Hundreds gathered for the sights, scents and sounds of different cultures and background at CultureFest in the University Union Oct. 13. Some went for the fun. Others went to find a place on campus to call home.
“I feel like CultureFest is important for us to show that even when you’re far away from home or you’re close to home, or wherever you are at, you can find a home anywhere you’re at,” civil engineering senior Carlos Ambriz-Carreon and member of Gamma Zeta Alpha, a Latino Interest fraternity, said.
Sponsored by the Multicultural Center, the event promoted inclusivity and diversity on campus. Many clubs on campus gathered for the event and put on events for students to share pieces of their cultures and identities.
“The importance of CultureFest is to bring culture and diversity to campus, knowing that we are a predominately white institution, representing our cultures and who we are as a people,” construction management junior Christian Ayala said.
Ayala is one of the co-leaders who was instrumental in organizing the event.
“It opens everyone’s eyes and teaches others through our food, through our music and through our performances,” Ayala said.
Some clubs sold food and drinks to both share their cultures and fundraise for their organizations.
“CultureFest is kind of our way, I guess, to spread cultural awareness through food,” business administration junior Melanie Tran said. “We feel as if food is something everyone can enjoy and appreciate.”
Foods being sold at CultureFest included wontons, nachos, shaved ice, Thai iced tea, boba, pandan waffles and lemonade, among others.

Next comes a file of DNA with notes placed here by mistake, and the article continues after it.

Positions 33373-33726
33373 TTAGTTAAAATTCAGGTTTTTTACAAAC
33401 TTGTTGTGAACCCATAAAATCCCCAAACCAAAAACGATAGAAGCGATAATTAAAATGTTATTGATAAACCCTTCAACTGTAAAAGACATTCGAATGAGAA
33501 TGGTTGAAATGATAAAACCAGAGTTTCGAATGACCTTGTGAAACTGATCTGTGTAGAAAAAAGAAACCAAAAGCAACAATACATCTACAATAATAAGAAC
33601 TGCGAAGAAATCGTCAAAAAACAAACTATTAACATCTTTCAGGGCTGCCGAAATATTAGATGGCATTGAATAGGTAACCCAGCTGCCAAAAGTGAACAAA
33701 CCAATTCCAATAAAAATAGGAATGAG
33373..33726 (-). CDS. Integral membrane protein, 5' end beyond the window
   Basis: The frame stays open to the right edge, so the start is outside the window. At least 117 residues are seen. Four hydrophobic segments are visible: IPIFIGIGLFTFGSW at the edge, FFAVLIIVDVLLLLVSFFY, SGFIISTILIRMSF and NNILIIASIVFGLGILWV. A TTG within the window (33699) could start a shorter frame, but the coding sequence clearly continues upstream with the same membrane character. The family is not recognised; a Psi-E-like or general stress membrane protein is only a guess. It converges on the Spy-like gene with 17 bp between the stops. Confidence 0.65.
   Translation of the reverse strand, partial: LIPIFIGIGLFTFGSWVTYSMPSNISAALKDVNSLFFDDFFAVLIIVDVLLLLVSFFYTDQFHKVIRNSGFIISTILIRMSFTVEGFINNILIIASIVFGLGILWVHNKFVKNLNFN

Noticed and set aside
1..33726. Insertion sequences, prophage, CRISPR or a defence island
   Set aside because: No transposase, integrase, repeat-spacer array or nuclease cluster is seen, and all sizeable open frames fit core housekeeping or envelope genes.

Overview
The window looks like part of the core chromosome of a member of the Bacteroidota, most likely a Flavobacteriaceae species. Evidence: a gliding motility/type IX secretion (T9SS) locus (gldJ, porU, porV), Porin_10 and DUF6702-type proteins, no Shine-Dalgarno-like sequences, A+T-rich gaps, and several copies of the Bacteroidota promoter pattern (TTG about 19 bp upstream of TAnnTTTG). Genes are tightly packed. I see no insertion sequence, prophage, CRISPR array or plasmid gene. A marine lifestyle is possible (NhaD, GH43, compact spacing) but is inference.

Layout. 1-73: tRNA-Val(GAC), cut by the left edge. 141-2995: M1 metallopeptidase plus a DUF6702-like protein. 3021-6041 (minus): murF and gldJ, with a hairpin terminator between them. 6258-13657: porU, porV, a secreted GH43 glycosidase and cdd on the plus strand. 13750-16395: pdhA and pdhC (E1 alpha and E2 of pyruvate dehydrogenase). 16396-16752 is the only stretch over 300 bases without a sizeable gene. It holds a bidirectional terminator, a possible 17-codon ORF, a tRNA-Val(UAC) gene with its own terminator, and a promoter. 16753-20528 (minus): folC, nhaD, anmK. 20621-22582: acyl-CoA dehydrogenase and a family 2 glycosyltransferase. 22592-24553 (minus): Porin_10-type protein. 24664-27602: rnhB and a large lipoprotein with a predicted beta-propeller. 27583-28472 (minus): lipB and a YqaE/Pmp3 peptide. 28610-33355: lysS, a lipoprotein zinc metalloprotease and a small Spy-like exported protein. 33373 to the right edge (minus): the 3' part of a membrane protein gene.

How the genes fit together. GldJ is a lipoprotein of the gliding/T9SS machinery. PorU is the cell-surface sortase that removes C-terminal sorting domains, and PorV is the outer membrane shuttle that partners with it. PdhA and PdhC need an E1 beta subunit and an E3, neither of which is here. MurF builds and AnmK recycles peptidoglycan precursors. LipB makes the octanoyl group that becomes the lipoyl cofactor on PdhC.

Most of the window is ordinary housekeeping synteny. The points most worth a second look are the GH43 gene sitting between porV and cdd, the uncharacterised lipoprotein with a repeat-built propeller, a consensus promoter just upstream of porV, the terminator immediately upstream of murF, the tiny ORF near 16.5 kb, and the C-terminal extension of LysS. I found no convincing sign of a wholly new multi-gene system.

Other clubs hosted activities, songs and dances relating to their cultural identities in the plaza. The Muslim Student Association (MSA) had traditional henna tattoos for guests.
The Pride Center hosted a tie-dying event for guests. But before they could tie-dye, students had to read and sign a pledge of inclusion.
“With pride, the rainbow flag is a symbol of diversity, and with tie-dye, that is a way to get our symbol out into the community,” Lead Coordinator for the Cross Cultural Centers Samuel Byrd said.
Many student leaders saw CultureFest as an opportunity to not only connect with other cultural organizations, but also to connect with students looking for a safe space to express their identities.
For instance, the Indian Student Association (ISA) was represented at the event, and many members were eager to share thoughts and opinions. The club has been on a campus for decades and is focused on allowing students of South Asian backgrounds to feel comfortable and welcome.
“It’s a safe place for international students to come and feel more at home,” ISA President and computer engineering senior Ayusman Saha said.
Students performed in the plaza to show aspects of their culture through songs and dancing. The Lion Dance Club took the stage with their traditional costumes and sound. SLO Breakers, a hip-hop and break dancing club, broke up into smaller teams and took each other on in a dance battle, something that the club’s president, mechanical engineering junior Ivan Yen said is a large part of their group’s culture.
The legacy of CultureFest continues as more students of diverse backgrounds make strides toward greater visibility on campus.